Each Mass, Catholics remind ourselves of the centurion’s humbleness. “Lord, I am not worthy to receive you. But only say the word, and my soul shall be healed.” Those who are able to worthily take Communion then receive the Lord’s Body.
What does healing mean, in this case? Speaking only for myself, I’ve always thought of it as merely fixing a wound. However, consider what Catholics read on July 5:
After entering a boat, Jesus made the crossing, and came into his own town. And there people brought to him a paralytic lying on a stretcher. When Jesus saw their faith, he said to the paralytic, “Courage, child, your sins are forgiven.”
At that, some of the scribes said to themselves, “This man is blaspheming.”
Jesus knew what they were thinking, and said, “Why do you harbor evil thoughts? Which is easier, to say, ‘Your sins are forgiven,’ or to say, ‘Rise and walk’? But that you may know that the Son of Man has authority on earth to forgive sins”– he then said to the paralytic, “Rise, pick up your stretcher, and go home.”
He rose and went home. When the crowds saw this they were struck with awe and glorified God who had given such authority to men.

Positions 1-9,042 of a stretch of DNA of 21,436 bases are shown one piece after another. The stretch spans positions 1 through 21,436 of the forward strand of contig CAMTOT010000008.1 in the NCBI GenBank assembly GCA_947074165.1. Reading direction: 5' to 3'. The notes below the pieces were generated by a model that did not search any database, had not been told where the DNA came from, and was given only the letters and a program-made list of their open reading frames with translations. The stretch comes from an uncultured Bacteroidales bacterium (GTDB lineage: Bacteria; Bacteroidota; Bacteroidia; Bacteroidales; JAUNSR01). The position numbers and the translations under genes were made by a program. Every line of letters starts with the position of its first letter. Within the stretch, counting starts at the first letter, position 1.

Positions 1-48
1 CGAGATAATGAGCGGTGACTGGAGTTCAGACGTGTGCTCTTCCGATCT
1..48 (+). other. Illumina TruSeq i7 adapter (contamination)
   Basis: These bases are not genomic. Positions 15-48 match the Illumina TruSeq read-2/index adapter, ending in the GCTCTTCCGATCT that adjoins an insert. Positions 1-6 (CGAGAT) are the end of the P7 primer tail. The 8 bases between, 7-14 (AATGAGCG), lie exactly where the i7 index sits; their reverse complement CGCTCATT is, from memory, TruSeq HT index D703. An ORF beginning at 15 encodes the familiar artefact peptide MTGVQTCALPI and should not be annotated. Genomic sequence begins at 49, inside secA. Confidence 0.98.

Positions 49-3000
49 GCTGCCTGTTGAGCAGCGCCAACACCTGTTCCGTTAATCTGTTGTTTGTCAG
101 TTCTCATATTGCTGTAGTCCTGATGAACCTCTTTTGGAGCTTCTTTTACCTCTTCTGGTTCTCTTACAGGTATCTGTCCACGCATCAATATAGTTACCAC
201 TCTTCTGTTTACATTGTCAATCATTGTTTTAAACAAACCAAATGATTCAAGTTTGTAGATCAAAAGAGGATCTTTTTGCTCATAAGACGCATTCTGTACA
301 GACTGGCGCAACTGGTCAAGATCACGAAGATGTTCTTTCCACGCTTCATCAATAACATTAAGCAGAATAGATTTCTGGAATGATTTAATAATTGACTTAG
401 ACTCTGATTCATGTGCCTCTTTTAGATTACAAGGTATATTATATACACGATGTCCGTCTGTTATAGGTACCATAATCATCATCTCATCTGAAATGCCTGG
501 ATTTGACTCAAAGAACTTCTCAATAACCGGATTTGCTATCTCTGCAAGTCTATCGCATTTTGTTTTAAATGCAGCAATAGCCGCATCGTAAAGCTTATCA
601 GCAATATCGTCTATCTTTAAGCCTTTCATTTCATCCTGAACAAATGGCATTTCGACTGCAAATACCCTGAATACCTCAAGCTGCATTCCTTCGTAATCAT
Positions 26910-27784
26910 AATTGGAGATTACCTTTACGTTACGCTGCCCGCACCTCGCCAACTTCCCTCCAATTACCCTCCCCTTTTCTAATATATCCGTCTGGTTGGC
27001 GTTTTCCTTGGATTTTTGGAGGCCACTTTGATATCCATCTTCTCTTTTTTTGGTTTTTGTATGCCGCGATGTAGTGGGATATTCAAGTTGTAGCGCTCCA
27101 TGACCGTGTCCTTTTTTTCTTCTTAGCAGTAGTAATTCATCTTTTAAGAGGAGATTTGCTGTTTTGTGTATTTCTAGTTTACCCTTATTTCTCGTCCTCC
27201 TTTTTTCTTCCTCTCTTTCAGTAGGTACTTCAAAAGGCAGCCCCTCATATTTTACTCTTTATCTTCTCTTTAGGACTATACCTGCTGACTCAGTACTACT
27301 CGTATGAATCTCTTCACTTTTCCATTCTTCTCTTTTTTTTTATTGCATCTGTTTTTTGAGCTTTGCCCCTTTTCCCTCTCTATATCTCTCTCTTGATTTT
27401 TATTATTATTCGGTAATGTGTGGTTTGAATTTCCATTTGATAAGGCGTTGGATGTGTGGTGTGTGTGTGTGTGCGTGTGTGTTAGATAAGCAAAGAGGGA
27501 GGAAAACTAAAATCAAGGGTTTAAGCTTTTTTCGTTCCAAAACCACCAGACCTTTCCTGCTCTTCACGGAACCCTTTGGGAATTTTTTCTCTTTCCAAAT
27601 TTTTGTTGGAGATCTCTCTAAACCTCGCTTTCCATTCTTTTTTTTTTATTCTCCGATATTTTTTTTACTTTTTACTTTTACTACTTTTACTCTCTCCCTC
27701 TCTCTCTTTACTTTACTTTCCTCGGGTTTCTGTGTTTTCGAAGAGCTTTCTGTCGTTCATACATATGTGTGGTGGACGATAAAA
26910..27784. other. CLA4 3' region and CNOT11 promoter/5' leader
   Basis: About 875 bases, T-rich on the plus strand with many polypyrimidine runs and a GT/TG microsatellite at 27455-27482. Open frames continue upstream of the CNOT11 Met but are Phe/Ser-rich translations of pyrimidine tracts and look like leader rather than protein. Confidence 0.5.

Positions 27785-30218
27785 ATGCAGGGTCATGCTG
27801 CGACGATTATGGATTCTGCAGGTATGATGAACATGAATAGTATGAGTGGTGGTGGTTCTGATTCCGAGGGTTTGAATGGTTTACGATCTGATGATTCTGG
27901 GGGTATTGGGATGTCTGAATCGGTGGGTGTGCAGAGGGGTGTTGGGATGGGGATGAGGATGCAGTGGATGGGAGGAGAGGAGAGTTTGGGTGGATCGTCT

There are several forms of healing which take place here. Two were always obvious to me (and, I assume, to any reader) – the paralyzed man’s body and soul are no longer marred by paralysis and sin, respectively. Until last week, I had not gotten much else out of this reading.
What I completely missed until last week was that “healing” isn’t just fixing the problem of paralysis. Notice that the man “rose and went home” moments after Christ healed him. How many of us could walk home after years of atrophied leg muscles?
That’s another miracle. A man who couldn’t use his legs at all one minute earlier walked home under his own power.
What does this mean for each of us when we acknowledge that if God says the word, “our soul shall be healed”? I propose that it means we won’t just be fixed – the marks of sin erased. Rather, this paralytic’s actions indicate that something more profound may take place. After all, we are healed from sin each time we go to Confession, but we still have weaknesses from original sin. Perhaps that healing will eliminate that weakness from our souls, or give us the sort of superhuman powers exhibited by the Old Testament’s prophets and the New Testament’s apostles.
A related lesson from this Gospel which the priest highlighted in his homily is the need for assistance from others to receive God’s healing. This man would never have been healed of anything without his friends. Whether here on Earth or in Purgatory, we always need the help of others – and those who are aligned with the Will of God can indeed create opportunities for His miracles.
To put it another way: without his friends, the paralytic would not have been healed by Christ in either body or soul. Likewise, without others, our souls are more likely to be left adrift and at the tender mercies of those people and demons who wish us harm.